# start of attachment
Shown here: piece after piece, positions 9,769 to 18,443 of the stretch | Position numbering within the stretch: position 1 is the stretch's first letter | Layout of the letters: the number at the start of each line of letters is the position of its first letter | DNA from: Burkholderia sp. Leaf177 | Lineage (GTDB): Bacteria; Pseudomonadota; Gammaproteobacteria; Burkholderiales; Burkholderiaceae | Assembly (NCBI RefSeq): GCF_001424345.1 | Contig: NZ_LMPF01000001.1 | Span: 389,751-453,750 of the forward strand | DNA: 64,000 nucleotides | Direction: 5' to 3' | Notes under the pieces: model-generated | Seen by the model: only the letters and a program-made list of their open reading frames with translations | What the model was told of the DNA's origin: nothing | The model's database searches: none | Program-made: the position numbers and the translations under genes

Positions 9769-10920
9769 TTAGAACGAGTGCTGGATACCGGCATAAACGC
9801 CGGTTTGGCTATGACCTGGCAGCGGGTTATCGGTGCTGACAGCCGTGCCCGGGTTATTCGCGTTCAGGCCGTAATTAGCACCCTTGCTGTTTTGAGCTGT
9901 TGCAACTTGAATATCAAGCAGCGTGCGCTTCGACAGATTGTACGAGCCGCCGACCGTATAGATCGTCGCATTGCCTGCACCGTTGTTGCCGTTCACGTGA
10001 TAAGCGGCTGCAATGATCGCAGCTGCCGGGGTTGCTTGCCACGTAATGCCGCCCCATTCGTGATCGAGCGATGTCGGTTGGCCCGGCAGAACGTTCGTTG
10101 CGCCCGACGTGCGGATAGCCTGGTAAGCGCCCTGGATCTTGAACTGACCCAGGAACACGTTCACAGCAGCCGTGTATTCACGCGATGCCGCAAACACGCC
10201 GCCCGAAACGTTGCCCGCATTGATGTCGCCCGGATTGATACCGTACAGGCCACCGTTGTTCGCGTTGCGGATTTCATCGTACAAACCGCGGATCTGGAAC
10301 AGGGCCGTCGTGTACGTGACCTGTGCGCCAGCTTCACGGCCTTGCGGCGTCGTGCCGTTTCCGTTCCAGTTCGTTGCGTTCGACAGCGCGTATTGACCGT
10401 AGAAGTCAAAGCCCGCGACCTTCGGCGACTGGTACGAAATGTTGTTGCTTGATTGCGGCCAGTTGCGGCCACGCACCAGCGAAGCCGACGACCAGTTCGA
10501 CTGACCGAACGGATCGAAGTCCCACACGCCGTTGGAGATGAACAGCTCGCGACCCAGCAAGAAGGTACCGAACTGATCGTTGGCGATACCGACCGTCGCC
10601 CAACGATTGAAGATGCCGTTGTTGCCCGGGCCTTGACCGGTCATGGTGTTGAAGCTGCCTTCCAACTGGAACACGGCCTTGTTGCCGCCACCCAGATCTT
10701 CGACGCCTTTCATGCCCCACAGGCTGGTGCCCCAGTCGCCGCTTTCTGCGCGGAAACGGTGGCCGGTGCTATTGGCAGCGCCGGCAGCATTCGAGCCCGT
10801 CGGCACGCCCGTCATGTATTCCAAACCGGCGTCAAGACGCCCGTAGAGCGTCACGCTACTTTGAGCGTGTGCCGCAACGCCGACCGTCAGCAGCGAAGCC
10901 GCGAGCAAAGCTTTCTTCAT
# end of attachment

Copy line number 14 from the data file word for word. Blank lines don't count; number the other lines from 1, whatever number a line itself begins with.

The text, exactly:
10801 CGGCACGCCCGTCATGTATTCCAAACCGGCGTCAAGACGCCCGTAGAGCGTCACGCTACTTTGAGCGTGTGCCGCAACGCCGACCGTCAGCAGCGAAGCC